After five years of waiting for the big day, Pasco County finds itself abandoned at the altar again.
Financial giant T. Rowe Price, which cut a historic deal with county officials in 2009 to bring 1,600 jobs to Pasco, is scrapping plans to build a campus there.
The decision, which shocked county officials, wasn't even hinted at publicly until April 24, when CEO James A.C. Kennedy said at an annual meeting that the company was renewing its lease in Tampa.
According to the Baltimore Business Journal, Kennedy answered a shareholder's question about the land by saying, "We don't need that space right now." The answer was a response to a speculation that the firm, which has headquarters in Baltimore and a campus in Owings Mills, Md., might move operations to Florida.
T. Rowe spokesman Bill Benintende said Monday that the decision against building in Pasco was made last fall. Company officials had not intended to tell Pasco County, which had secured $30 million in state and local incentives to lure the project, until the lease negotiations were complete. But after Kennedy's comments attracted media attention, the company announced its plans.
Benintende said the company has no immediate plans to sell its 72 acres on State Road 54 west of Land O'Lakes but reiterated that Pasco is not part of its long-range plan.
He said the company was in the midst of plans to renew the Tampa lease but declined to discuss details.
"As you can imagine, those discussions are private and ongoing today," he said.
The company has property in Owings Mills and Colorado Springs, Colo. The Maryland site still has one vacant building.
"There is capacity at both those properties if we need space so that's another factor that precludes a need for us to construct new buildings in Pasco County at this time," he said.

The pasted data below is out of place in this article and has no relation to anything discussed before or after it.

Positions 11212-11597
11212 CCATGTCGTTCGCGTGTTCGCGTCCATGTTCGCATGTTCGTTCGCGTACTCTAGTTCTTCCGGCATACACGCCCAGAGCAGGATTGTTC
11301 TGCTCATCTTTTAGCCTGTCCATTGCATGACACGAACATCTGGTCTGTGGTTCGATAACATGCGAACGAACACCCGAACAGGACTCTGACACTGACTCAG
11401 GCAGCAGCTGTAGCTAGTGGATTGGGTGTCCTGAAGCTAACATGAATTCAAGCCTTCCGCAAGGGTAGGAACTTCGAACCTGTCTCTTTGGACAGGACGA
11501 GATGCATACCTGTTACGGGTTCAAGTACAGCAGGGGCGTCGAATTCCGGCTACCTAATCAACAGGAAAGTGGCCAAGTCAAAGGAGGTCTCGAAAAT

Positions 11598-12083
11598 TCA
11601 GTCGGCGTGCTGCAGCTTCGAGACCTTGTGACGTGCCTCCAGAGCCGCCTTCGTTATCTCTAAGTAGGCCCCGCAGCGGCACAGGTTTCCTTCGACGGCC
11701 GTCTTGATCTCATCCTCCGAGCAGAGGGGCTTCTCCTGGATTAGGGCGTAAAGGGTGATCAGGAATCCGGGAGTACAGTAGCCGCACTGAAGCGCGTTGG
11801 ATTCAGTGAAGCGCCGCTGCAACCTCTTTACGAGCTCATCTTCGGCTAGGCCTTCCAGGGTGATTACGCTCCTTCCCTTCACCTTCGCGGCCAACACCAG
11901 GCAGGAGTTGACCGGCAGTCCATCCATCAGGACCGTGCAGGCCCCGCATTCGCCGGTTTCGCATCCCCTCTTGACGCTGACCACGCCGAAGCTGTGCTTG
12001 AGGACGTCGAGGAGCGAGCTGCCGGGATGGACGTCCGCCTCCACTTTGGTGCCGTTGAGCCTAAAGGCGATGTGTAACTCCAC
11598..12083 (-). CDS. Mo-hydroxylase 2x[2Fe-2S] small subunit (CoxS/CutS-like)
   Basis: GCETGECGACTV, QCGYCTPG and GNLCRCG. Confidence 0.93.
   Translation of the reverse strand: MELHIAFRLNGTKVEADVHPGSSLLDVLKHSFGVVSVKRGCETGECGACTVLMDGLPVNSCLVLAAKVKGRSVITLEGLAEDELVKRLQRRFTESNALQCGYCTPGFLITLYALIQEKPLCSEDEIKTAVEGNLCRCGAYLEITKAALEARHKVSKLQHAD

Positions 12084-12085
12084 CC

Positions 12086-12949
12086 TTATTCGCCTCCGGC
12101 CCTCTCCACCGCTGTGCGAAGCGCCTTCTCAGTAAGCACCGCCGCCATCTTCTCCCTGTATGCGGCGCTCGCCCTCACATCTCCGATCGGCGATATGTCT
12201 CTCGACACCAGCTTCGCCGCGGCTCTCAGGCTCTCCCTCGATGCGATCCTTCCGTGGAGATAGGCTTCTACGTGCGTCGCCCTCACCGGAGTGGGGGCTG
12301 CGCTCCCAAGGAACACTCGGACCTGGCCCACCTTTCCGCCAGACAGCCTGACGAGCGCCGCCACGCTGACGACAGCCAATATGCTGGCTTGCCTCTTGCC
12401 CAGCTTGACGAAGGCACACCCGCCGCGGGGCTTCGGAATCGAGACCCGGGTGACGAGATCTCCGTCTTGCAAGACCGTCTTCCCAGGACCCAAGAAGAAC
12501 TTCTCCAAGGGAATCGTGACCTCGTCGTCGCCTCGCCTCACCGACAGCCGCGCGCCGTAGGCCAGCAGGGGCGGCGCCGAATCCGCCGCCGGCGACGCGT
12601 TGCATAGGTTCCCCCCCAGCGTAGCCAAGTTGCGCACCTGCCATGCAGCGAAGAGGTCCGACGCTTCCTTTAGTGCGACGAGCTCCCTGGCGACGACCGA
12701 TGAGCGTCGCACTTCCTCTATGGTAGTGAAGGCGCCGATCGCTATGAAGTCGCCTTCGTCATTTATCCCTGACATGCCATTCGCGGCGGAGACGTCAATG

County officials were disappointed. Earlier in the day, they expressed hope after talking with some T. Rowe officials that the deal might not be dead.
"A comment might have been taken out of context," said John Hagen, president of the Pasco Economic Development Council. He said "regular conversations" with T. Rowe had never given any impression the deal was off. But by 5 p.m. Benintende put an end to that speculation.
"We were all counting on that company coming," said County Commissioner Kathryn Starkey. She said her husband, Trey, a past EDC chairman, was also caught by surprise.
"I think we rolled out the welcome wagon for them," she said.
When asked about a possible alternative, Starkey said she hopes the company will sell the land.
"That's a prime piece of real estate that has all the infrastructure ready to go," she said. "I'd like to see it made available for another user."
Commissioner Ted Schrader said a private landowner can't be forced to sell property. However, the county has millions in incentives tied up that could be used to attract another company.
"If they have no intention of building on it then so be it, but we can release or unfreeze those dollars we have committed to the project and give those dollars to the EDC," he said.
Schrader said he was disappointed "but not entirely surprised" by the decision.
It's not the first time Pasco has been jilted.
Moffitt Cancer Center considered Pasco for a possible expansion but was outbid by Hillsborough in 2006. Still smarting from the loss, Pasco officials were cautiously optimistic when news of the T. Rowe deal leaked.
"A lot of companies just used (Pasco) County as a reason to get the landlord to lower the rent somewhere else," said retired County Administrator John Gallagher, who was at the helm when the deal was approved. But the fact that T. Rowe plunked down money for land buoyed hopes that this would finally help Pasco transform itself from a bedroom community to a regional player with high-paying jobs.
"This was us coming to the big time where people actually noticed us," Gallagher said. "We saw pictures where they'd built other places in the country. In their world it might not have been a big deal, but it was a big deal with Pasco County."
To receive state and local economic incentives, T. Rowe would have had to finish its first building by 2015. The county does not pay companies incentives until jobs are created.
T. Rowe Price, founded in 1937, employs 5,000, including 400 at its Tampa West Shore office, which originally was intended as a call center when it opened in 1994.